wp_notamatter icon2.jpg Business Intelligence/Machine Learning: BI starts with a formed set of rules derived from how a process or procedure is run today and uses predictive analysis to hypothecate what actions should be taken. BI works in the 80/20 zone; it will handle business decisions based on prior examples but escalate unresolved issues for handling by humans. As humans make decisions the program and adapts and learns from these new items to further improve its ability to handle business issues.

wp_notamatter icon3.jpg Smart Contracts: Where AI is mainly science and BI is more interpretation of the rules for its operating goals, a Smart Contract captures more of the science part of AI with BI interpreted and set up to run automatically. One of the items leading the path to mutualized workflows in the industry, Smart Contracts are computer programs or a set of transaction protocols which are intended to automatically execute, control and/or document legally relevant events and actions according to the terms of a contract or an agreement. Digital mutual agreements providing a seamless ability to update the terms of a contract will begin to surface more frequently as part of the digitalization of financial services.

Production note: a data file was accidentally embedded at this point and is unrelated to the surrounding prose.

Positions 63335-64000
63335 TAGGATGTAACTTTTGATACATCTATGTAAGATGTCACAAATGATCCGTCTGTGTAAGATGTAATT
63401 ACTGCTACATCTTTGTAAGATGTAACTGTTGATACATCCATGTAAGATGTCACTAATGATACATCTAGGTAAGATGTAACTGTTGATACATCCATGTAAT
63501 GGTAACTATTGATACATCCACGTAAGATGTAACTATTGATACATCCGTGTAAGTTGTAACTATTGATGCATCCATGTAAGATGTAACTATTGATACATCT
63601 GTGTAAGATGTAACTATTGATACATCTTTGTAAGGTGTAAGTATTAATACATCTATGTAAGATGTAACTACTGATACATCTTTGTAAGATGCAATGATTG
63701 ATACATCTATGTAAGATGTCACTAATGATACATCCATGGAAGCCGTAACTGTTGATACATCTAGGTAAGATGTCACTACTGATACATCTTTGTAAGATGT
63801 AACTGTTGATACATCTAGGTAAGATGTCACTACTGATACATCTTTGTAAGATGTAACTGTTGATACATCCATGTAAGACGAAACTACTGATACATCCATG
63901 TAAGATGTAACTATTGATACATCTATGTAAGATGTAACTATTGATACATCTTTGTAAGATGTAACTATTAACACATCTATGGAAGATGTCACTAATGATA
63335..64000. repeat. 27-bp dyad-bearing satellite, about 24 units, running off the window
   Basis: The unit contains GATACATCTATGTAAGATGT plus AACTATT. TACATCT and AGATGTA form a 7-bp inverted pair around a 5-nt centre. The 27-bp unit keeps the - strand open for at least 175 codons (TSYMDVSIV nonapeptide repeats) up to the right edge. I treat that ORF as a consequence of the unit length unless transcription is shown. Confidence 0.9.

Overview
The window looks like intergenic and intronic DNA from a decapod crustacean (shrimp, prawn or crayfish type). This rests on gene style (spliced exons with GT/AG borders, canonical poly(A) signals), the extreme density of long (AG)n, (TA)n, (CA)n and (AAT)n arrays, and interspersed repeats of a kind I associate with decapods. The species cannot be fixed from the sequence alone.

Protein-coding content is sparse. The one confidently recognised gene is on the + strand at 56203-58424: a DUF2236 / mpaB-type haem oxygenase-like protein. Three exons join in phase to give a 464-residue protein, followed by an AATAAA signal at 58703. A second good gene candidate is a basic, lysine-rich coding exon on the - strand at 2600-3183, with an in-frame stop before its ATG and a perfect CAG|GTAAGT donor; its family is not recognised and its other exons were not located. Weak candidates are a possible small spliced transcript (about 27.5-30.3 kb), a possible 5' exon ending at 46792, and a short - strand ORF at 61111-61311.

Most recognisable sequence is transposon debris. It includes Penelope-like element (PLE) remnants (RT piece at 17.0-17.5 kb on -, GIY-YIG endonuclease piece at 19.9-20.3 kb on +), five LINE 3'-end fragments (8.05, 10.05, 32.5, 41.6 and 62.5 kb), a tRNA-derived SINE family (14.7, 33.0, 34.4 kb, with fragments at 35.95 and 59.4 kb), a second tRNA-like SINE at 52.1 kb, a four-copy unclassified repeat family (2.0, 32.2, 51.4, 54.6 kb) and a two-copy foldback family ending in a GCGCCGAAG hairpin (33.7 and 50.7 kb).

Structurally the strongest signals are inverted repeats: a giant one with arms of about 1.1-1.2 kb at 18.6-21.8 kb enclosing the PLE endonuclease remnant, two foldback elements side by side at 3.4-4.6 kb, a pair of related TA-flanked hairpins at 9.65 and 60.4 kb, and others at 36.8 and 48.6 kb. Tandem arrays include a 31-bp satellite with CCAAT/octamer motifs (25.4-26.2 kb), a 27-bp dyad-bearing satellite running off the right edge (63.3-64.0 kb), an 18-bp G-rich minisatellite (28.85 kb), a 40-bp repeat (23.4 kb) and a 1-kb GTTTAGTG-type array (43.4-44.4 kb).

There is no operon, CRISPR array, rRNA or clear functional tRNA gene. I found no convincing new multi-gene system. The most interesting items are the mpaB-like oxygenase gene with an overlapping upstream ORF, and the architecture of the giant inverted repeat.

Smart Contracts are not new to fintech but the level of complexity and sophistication that is being expected of them is increasing in financial services and are a fundamental pillar of DLT repo. Smart Contracts are very explicit instructions that are not subject to interpretation. Unlike BI which is consensus building for decision making and AI which is purely science driven, Smart Contracts rely on an exact set of rules, which is exactly what you want for DLT repo to ensure the deal runs smoothly – a firm will be less inclined to be looking for any interpretation here by a tech platform since the actual deal making is in flight. Recognizing the goals of Smart Contracts will help firms define how they want them to act for DLT repo or other fintech applications that employ them.